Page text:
Real Life Lesson: Slowing Down Really Does Save Gas
If you're a fan -- as I am -- of National Public Radio's Car Talk, you've likely heard Click and Clack proselytize about slowing down to save gas. According to the Tappet Brothers, I was losing up to 15 percent in fuel economy for every extra 10 miles per hour.
Two months ago I decided to find out if the boys were right. Since the majority of my daily commute involves an interstate highway, calculating how much money I could save was fairly easy.
The first month I drove the speed limit in town and 60 mph on the highway. The second month I drove like my friend Rick: Always 75 to 80 on the highway; three-to-five miles over the speed limit; and plenty of jack-rabbit starts and stops. (Do jack rabbits stop suddenly?)
The difference was stunning, particularly considering I drive a 1996 Mitsubishi Eclipse.
Month one I clocked 27 mpg, filled my tank twice and spent $70. Month two I got a measly 20 mpg, filled my tank three times and spent $105. (The average gas price was $2.52 per gallon.)
That's a ginormous savings of $35 per month and $420 per year. Heck, with $420 I could buy afford a Motorola DROID from Best Buy and a year's worth of 3G service.
Are you convinced yet? If so, here are a few things I learned on my way to buying a new smart phone.
1. Start Earlier
Starting just five minutes earlier means you're less likely to speed on the way to work, soccer or your hair appointment. That's tough when you're dealing with kids or a slow friend, but more doable for solo trips.
I found the trick to leaving a tad earlier was to remove just one thing from my to-do list. For example, skipping the local newspaper's editorial page turned out to save me both time and acres of aggravation.
2. Avoid Drive Times
My work day usually starts at 9 a.m. For the majority of the first month, I made it to work at 8:30 a.m. or 8:45 a.m. and missed an average of five long waits at red lights. I also got fewer dirty looks from other highway drivers.
3. I'm Not Evel Knievel
Don't pay for the thrill of driving like a maniac. (Are you listening, Rick?) According to the EPA, jack-rabbit starts and sudden braking use more gas than driving at top speeds. They also earn you more traffic tickets and, due to an unexplained Euclidean time warp, don't really save you much time.
4. Turn It Off
Men have told me for years I was wasting more gas by turning off my engine at railroad tracks and the drive-up bank. Turns out -- ha ha -- they were wrong. Consider your mpg is actually negative when you idle for more than one minute. I've even taken to turning the engine off at super-long stoplights, irritating the men in my life even further.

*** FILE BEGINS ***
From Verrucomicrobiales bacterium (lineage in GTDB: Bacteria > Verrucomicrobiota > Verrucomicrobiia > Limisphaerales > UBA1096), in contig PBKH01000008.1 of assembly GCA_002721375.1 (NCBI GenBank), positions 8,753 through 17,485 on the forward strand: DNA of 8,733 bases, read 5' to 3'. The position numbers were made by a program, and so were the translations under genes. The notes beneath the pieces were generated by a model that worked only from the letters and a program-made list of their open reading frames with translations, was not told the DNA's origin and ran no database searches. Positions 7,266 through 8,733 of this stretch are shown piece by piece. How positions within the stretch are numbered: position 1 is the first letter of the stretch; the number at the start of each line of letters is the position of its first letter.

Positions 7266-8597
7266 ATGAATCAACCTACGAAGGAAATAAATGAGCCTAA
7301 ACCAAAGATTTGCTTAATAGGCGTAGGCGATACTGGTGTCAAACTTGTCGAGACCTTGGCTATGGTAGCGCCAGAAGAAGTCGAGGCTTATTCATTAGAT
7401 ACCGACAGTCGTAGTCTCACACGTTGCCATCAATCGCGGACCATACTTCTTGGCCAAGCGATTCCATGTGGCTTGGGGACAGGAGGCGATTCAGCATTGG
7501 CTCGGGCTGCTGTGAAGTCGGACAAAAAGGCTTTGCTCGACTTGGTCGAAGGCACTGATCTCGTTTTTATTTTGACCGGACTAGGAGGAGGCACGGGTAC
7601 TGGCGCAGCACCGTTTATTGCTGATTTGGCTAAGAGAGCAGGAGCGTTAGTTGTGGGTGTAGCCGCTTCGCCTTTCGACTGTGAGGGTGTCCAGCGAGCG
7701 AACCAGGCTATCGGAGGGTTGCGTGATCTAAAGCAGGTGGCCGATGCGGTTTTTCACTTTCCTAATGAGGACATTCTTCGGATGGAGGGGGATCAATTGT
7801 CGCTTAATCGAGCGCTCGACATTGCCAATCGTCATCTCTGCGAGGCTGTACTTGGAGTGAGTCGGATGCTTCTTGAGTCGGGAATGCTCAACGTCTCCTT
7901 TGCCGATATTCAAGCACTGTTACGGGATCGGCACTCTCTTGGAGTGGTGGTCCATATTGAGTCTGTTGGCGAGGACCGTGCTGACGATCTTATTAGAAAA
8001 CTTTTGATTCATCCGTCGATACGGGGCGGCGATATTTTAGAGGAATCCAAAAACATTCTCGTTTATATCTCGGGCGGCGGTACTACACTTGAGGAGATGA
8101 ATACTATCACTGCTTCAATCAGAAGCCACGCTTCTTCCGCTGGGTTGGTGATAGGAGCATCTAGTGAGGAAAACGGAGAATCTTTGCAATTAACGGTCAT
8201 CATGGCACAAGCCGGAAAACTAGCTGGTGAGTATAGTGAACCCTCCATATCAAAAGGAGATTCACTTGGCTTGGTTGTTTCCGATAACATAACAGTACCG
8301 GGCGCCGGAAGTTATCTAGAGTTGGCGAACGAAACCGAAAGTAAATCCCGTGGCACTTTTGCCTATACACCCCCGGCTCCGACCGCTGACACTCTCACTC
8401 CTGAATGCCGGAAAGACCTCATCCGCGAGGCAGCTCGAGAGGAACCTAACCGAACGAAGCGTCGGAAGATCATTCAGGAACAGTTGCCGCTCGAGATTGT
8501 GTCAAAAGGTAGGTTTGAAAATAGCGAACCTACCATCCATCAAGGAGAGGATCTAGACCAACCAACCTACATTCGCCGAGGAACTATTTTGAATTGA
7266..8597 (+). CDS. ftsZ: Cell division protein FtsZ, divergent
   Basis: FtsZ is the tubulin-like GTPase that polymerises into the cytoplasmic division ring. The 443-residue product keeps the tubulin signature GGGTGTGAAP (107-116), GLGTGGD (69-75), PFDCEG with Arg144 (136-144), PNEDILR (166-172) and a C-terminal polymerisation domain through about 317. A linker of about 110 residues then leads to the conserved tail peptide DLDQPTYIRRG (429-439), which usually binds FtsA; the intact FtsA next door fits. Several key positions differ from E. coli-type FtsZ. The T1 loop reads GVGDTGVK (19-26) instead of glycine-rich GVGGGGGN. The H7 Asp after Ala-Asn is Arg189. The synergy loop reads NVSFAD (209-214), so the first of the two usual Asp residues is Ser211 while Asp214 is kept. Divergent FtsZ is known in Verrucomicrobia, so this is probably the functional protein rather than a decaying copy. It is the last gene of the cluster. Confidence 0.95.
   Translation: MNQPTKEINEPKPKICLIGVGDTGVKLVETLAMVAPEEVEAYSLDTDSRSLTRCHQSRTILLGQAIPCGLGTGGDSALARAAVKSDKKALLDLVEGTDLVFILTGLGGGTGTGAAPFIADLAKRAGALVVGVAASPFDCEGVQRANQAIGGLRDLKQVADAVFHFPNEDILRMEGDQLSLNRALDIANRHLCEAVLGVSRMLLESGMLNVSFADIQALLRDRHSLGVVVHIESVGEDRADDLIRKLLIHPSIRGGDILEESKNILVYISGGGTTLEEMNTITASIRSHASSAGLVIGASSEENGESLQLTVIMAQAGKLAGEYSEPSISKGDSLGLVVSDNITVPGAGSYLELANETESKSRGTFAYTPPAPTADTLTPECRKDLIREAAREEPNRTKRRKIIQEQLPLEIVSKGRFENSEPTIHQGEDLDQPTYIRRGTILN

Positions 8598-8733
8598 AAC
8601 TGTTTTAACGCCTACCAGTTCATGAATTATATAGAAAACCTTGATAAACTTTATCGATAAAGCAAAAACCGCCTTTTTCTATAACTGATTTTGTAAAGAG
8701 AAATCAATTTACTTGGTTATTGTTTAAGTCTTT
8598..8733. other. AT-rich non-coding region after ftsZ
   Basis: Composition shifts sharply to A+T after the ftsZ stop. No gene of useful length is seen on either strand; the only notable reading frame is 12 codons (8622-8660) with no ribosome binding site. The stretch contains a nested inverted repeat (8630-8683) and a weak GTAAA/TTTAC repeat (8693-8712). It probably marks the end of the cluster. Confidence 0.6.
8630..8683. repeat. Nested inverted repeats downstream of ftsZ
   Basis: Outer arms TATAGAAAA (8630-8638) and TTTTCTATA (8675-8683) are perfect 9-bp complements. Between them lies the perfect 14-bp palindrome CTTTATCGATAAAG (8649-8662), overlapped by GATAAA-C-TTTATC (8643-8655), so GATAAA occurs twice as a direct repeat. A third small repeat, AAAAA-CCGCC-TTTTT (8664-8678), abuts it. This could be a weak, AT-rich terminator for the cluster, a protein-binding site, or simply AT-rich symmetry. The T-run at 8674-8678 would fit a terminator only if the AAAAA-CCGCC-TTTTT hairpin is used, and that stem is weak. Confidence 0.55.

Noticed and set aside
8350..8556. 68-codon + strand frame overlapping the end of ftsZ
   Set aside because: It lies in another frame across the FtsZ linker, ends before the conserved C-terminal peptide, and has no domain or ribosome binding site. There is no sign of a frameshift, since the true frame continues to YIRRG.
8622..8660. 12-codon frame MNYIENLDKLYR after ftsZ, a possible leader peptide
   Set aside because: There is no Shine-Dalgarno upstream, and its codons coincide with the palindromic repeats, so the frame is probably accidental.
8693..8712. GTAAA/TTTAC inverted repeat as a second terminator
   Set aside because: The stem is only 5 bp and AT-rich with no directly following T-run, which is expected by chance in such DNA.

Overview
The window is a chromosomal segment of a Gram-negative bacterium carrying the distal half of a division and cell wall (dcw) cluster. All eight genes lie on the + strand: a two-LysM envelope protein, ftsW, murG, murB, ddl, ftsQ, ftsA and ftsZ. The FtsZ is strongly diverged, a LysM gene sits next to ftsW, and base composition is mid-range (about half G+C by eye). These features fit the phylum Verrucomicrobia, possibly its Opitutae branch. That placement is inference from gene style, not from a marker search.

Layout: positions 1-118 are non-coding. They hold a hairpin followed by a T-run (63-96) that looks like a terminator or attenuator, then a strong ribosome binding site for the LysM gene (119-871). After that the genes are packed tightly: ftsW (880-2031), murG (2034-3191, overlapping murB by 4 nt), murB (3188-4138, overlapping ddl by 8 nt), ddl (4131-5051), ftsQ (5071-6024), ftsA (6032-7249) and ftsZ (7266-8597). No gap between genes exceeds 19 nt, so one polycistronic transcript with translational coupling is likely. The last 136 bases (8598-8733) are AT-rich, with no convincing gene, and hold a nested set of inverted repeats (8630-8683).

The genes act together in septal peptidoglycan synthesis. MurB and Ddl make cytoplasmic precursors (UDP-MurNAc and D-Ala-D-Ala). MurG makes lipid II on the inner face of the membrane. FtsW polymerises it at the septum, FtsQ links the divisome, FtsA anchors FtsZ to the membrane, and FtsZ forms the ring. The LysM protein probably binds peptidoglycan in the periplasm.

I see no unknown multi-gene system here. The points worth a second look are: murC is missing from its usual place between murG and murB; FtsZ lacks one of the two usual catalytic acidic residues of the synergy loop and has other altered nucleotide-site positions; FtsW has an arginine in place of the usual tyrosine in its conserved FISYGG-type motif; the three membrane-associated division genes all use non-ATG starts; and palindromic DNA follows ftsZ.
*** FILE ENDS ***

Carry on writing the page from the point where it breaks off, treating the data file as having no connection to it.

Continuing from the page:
5. Skip Long Warm-Ups
Modern vehicles have automatic chokes so, unlike a Model T, you don't need to step on the gas pedal before starting the engine. Most cars only need 30 seconds to warm up. That's roughly the time it takes you to stow your crap and fasten the seat belt. In cold weather, just drive slowly until the engine reaches proper operating temperature or you're going to end up shelling out cash at an auto parts warehouse.
6. Premium Myths
Does your owner's manual say "Premium Unleaded Only?" If not, then don't use premium fuel. Wow! I just saved you 40 cents a gallon. (If your manual does call for 91 octane, however, you've got to use it or hear that irritating pinging sound ... and who likes being pinged?)
According to the Car Guys, "If your engine is designed to run on regular gas, there's absolutely no benefit to putting in high test. It pollutes more, it costs more and doesn't give you any benefit in performance or keep your fuel system any cleaner."
7. Bachman-Turner Overdrive Rocks!
My manual-transmission's default setting is "Overdrive Off." Since I thought overdrive was just for super-high speeds, that irritating red dashboard light drove me nuts. Then I learned I could save gas and turn off the stupid light by using overdrive for speeds over 30 to 40 mph. In other words, overdrive makes for both a good '70s band and good 30s-plus gas mileage.
8. Because It's There?
Accelerate when you're driving up hill and you're both burning up enormous amounts of gas and taxing your engine. Don't believe me? Use your car's fancy instantaneous-gas-mileage display next time you feel the need to floor it on an incline. Your mileage will plummet from 25 mpg or 30 mpg down to 6 mpg.
9. The Green, Green Gas of Your Car
Of course there are plenty of other ways to reduce your gas mileage, including buying a fuel-efficient vehicle. When you're ready to go eco, check out my post "12 Greenest Cars of 2010."
10. Maintaining the Cool
Ashley Grimaldo also whipped up a handy post for us entitled "My Dad's Top 7 Car Maintenance Tips That Can Save You Thousands."
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